An elderly hardline mask wearer tucked fingerfuls of her sandwich under her covering to chew it. I ventured a comment on her Guardian cryptic crossword and she asked me where I was from. "Lancashire," I said. They were too. I put my hand out and she took my fingers only. "Oooh, we're not supposed to do that are we!"

The trains started running again after a couple of hours. The conductor made a fuss about my scooter and unplugged it from the socket when I was sat down and couldn't see him doing it.


No time, as I had hoped, to shower and change, so scootered straight over to where Mel and me were meeting my brother and his family for an Indian. The waiter kept saying "amazing" all the time. "Chicken korma?" "Amazing". "Six poppadums? Amazing." He pointed out a place for my scooter at the end of a long banquette seat and watched me struggle with lifting a twenty kilo scooter into its place.

My brother was on a high (in as far as teetotal Christians get high), having come from seeing his team win by penalties to get re-elected into the old fourth division. The food was bland Anglo-Indian, the waiter was amazing, but my chemist nephew told us about a project he's working on about how to reduce the use of fertiliser by crafting phenomerones to attract pests to what they think is a honeypot of sex, then killing them. My niece is studying forensic psychology. "Don't tell her too much," said my brother. I was shocked when the bill for me and Mel came in at £81 and asked the amazing waiter to enumerate the amazing items to us. I'm not used to these amazing Bristol prices.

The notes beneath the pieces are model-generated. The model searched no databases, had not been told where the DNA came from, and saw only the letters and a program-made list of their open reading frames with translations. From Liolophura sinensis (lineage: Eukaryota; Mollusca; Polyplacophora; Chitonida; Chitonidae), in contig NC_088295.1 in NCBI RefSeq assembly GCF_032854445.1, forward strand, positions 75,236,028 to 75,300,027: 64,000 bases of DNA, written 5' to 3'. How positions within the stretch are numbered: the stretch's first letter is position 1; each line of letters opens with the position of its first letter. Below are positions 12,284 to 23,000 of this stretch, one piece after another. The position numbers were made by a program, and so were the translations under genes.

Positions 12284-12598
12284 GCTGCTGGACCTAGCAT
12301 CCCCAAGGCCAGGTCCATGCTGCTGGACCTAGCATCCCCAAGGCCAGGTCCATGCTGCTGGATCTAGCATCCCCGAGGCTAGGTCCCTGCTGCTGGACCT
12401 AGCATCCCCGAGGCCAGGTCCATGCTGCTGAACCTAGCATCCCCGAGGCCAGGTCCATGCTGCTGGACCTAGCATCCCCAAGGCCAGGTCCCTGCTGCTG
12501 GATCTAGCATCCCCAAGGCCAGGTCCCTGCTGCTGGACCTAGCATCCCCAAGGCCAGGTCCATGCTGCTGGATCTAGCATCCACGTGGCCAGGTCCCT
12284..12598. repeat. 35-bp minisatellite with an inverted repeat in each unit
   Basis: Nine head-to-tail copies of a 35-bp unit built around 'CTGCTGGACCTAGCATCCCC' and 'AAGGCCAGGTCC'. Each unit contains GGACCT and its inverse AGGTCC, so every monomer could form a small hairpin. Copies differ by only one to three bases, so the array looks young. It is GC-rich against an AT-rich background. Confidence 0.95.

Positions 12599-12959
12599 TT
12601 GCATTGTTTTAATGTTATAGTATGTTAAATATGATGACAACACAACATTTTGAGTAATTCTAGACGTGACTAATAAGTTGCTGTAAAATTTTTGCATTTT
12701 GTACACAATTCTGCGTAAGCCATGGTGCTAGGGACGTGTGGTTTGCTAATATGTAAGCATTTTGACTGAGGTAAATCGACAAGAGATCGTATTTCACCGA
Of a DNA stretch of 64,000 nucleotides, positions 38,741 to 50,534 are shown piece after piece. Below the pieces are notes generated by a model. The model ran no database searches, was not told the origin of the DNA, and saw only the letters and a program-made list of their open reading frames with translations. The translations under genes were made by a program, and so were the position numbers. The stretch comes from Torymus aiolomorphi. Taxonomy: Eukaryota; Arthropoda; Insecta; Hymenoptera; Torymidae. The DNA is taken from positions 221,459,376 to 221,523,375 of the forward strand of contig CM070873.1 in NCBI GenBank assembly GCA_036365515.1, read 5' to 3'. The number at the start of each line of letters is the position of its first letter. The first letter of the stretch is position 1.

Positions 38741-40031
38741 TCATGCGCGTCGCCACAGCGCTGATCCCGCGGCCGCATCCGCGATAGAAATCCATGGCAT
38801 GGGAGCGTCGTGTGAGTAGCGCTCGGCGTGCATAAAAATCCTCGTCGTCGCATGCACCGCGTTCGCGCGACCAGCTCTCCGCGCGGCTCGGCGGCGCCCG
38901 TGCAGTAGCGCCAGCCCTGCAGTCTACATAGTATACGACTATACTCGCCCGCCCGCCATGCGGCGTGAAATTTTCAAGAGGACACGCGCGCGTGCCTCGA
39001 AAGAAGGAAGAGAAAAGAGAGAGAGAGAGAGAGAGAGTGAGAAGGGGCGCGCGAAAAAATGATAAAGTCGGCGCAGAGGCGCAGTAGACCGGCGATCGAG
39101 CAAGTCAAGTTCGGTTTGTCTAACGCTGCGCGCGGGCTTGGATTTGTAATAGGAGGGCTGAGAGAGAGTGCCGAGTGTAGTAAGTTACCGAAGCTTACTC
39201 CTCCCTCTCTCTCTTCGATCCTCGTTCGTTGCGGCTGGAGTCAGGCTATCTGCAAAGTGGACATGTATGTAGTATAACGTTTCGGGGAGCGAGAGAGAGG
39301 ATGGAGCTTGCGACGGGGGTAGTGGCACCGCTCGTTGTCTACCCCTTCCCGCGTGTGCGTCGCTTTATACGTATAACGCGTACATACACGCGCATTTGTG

This morning my brother emailed to say that his researcher son had tested positive for covid and was in bed, all weak, so "we've all got to self-isolate." I wasn't sure who was included in that plural, but it certainly won't be me. I rang Mel to tell her. "I wish you hadn't told me in one way." "I can't be arsed be with any of it any more. I'm pretending I didn't get that email, Mel. We've both been jabbed, I'm carrying on as normal."

I rang my brother to commiserate, but he was quite unconcerned about being inside. I forget that not everyone wants to go out as much as me sometimes.


The new scooter is a bone-rattler and is getting sold. It judders so much I've got an ache in my left thigh. Once you've got one though, they're as difficult to give up as I suppose people find cars.

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looby, n.; pl. loobies. A lout; an awkward, stupid, clownish person


M / 57 / Bristol, "the most beautiful, interesting and distinguished city in England" -- John Betjeman [1961, source eludes me].

"Looby is a left-wing intellectual who is obsessed with a) women's clothes and b) tits." -- Joy of Bex.

WLTM literate woman, 40-65. Must have nice tits, a PhD, and an mdma factory in the shed, although the first on its own will do in the short term.


There are plenty of bastards who drink moderately. Of course, I don't consider them to be people. They are not our comrades.
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I am here to change my life. I am here to force myself to change my life.
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The more democratised art becomes, the more we recognise in it our own mediocrity.